The Tagua nut also known as Vegetable Ivory comes from a genus of palm trees known as Phytelephas Macrocarpa that are indigenous to the tropical regions of South America. These palms can live up to 180 years and grow to a height of about 8-10 meters and bear fruit after about 10 years in the form of tagua nuts ranging in size of a cherry to a grapefruit.
Tagua is pure cellulose and before it matures it has a milky sweet creamy liquid that becomes extremely hard after 4-8 weeks. The structure and grain is similar to that of elephant ivory, but is much more dense and resilient. It resembles the finest ivory texture and the color is slightly softer than normal ivory. Tagua has been known and used by craftsman for years and is viewed as a sustainable alternative to ivory derived from animals, and responsible cultivation and harvesting of tagua may also help with rain forest conservation in South America.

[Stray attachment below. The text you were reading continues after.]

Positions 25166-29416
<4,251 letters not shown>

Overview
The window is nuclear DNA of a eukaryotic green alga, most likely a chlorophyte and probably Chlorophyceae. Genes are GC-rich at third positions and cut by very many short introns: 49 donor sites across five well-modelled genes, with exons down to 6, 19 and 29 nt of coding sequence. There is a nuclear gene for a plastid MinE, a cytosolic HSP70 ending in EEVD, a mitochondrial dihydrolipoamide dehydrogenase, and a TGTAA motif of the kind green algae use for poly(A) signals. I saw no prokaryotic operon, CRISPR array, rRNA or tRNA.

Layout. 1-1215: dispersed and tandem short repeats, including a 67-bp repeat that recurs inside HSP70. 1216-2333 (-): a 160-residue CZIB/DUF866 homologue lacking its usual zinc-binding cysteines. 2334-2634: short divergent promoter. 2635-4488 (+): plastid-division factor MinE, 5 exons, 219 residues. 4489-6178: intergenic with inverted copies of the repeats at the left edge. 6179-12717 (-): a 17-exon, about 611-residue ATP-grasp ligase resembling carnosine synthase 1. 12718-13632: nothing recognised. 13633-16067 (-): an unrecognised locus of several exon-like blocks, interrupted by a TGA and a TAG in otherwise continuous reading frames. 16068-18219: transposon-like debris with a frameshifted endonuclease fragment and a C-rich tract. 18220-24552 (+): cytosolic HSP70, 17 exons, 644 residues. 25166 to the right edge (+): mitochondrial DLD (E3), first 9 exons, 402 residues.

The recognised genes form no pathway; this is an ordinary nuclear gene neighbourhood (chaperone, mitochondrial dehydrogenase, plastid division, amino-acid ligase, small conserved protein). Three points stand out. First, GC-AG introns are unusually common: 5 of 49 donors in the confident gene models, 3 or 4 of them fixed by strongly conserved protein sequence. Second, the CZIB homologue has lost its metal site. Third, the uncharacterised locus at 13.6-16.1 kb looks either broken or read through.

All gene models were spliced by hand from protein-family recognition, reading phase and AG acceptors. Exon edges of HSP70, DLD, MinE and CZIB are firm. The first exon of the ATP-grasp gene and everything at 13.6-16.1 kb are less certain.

For over two hundred years vegetable ivory has been used by ivory carvers to make fashion accessories like buttons, necklaces, sculptures, figurines, and even chess pieces. Other uses found were cane and umbrella handles, pipes, sewing needle cases, and the fine art of scrimshaw.
The Amazonian Indians believes that Vegetable Ivory, or Tagua Nut, nut brings prosperity, happiness, love and abundance.
Mayans, Incas, Aztecs, and natives of South and Central America used Tagua for emotional and spiritual health and well-being. To them, Tagua is sacred.
Last century, until the breakthrough of the plastics, Tagua was widely used for making buttons (even for U.S. Army uniforms).
Over the last twenty years Tagua use has once again has become popular for those who want something more exclusive and eco-friendly than plastic.